Burn-Away Cakes Aren't Just a Magical TikTok Trend—Here's How to Make Your Own

First they're here, then they're gone.

Cake and flames

juliannafunk / Getty Images

Cakes have officially evolved past candles. There’s a dramatic baking method social media users and creators are devouring right now—not for a particularly delicious flavor or an impressive icing technique, but for the way it makes a cake burn. Literally.

A burn-away cake is defined by the image on the top of it—a photo or meme or some kind of text. When the creator takes a lighter to the cake, it catches fire, somehow stays contained to the top, and leaves a different image underneath on display.

“There’s only one Kelce I’m watching the Super Bowl for,” this cake made for a recent football event reads. Posted by @kay__kays and now at over 40,000 likes, the video shows it burning away to reveal a photo of Kylie Kelce, athlete and wife of football player Jason Kelce. You can also find cakes related to personal life events, like this TikTok that features one saying, “Coming July 2024,” burned away to reveal “it’s a boy.” This heart-shaped birthday cake creatively depicts a calendar for the month of February that changes to show “twenty-one" in a cute script type after catching fire.

It appears that the trend was started (and has been led by) TikTok creator and baker Namaya Navaratnaranjah, or @cakesbynams, whose burn-away cake videos caught the attention of millions. Her most viral posts are pop-culture related, like a Spongebob meme-themed cake, a Katniss Everdeen dress change, a Reputation (Taylor's Version) announcement that's received nearly 21 million views, and so many more.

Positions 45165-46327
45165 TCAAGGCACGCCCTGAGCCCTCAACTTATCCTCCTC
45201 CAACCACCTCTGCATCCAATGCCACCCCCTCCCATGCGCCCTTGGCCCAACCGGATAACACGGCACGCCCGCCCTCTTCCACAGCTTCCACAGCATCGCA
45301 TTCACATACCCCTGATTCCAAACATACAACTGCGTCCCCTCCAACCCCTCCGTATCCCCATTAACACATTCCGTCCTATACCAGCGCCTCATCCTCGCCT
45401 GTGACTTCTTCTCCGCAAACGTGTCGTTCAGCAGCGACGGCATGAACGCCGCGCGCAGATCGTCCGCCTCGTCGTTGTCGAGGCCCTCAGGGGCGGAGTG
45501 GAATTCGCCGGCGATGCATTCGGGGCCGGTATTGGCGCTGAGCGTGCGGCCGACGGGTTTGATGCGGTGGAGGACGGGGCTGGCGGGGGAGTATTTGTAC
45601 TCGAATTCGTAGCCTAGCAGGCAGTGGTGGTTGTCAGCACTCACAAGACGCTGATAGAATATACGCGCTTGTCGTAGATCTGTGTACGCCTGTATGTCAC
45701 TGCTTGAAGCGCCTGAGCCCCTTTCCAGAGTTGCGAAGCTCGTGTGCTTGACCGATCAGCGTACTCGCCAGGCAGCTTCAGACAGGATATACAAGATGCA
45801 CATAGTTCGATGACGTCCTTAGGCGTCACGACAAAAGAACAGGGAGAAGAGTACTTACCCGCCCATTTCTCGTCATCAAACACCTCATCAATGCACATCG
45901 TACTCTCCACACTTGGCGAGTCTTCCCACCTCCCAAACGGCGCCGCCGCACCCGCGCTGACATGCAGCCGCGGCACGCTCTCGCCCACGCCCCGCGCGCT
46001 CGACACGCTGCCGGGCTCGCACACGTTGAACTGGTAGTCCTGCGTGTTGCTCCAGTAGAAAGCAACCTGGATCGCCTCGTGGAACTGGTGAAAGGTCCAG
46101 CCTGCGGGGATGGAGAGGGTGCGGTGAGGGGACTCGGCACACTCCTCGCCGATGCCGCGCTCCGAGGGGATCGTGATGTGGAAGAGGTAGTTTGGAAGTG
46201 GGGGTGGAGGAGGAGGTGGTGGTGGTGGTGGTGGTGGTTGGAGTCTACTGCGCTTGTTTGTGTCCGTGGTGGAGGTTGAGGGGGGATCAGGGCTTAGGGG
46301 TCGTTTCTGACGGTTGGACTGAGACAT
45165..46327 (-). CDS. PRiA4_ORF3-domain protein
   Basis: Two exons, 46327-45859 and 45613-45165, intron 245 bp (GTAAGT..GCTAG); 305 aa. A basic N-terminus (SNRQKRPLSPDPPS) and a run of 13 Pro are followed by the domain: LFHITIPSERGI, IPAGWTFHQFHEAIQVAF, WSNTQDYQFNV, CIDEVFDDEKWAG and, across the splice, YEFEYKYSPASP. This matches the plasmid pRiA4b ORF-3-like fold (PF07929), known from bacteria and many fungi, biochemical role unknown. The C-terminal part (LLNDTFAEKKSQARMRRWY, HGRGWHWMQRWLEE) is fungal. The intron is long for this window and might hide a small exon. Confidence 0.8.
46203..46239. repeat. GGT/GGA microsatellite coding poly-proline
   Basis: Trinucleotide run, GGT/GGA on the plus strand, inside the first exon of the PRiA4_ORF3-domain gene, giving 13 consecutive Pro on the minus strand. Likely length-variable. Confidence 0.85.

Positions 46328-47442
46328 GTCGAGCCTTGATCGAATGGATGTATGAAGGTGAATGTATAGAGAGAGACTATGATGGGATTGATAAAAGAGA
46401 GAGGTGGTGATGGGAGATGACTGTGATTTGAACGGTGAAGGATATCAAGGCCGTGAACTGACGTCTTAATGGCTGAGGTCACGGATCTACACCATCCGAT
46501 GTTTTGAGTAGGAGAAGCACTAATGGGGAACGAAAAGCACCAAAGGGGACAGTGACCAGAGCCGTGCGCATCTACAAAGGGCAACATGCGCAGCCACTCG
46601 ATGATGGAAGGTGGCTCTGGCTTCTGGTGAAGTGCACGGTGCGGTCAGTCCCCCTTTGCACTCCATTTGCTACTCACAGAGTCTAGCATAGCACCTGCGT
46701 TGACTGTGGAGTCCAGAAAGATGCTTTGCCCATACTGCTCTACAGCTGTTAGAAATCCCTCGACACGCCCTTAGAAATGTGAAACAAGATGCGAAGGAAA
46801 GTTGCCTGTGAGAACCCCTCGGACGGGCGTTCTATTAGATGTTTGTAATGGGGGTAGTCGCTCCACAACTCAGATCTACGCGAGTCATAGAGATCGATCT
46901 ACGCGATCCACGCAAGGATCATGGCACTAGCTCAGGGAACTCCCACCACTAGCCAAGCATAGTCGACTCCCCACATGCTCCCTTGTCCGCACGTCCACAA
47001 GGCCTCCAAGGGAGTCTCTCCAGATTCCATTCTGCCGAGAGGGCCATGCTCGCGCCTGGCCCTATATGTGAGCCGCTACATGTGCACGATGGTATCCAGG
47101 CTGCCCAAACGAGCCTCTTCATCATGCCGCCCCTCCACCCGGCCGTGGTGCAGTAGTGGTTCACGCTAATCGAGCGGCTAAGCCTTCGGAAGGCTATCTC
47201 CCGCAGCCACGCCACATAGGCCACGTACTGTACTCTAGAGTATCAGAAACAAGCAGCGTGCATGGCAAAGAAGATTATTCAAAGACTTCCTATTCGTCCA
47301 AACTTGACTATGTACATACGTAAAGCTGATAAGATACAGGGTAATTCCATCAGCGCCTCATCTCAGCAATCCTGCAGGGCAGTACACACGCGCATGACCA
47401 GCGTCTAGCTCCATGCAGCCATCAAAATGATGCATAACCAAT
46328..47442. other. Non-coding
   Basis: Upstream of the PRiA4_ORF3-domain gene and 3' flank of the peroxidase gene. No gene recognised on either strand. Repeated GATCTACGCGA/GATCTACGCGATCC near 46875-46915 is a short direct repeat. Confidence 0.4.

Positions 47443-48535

While a cake this striking might seem like something you could only get from a bakery, you can totally create your own at home. However, you need some edible sheets and an edible printer.

Make a burn-away cake by first completing the design you want displayed post burning directly on top of your cake, whether that’s with traditional icing or a frosting sheet. Then pipe a layer of frosting, usually buttercream, around the edge to create an air gap so you don’t light the entire cake on fire when you burn the top layer off.

Next, stack a printed edible sheet made of wafer paper on top of that frosting border. For the final touch, pipe some more frosting around the edge, so it looks like a typical, unsuspecting cake. Now when you burn the top sheet, the bottom is left to show through—and your masterpiece is complete. Be ready for everyone to ask you how you did it (whether or not you give away the secret is up to you).

Was this page helpful?

Related Articles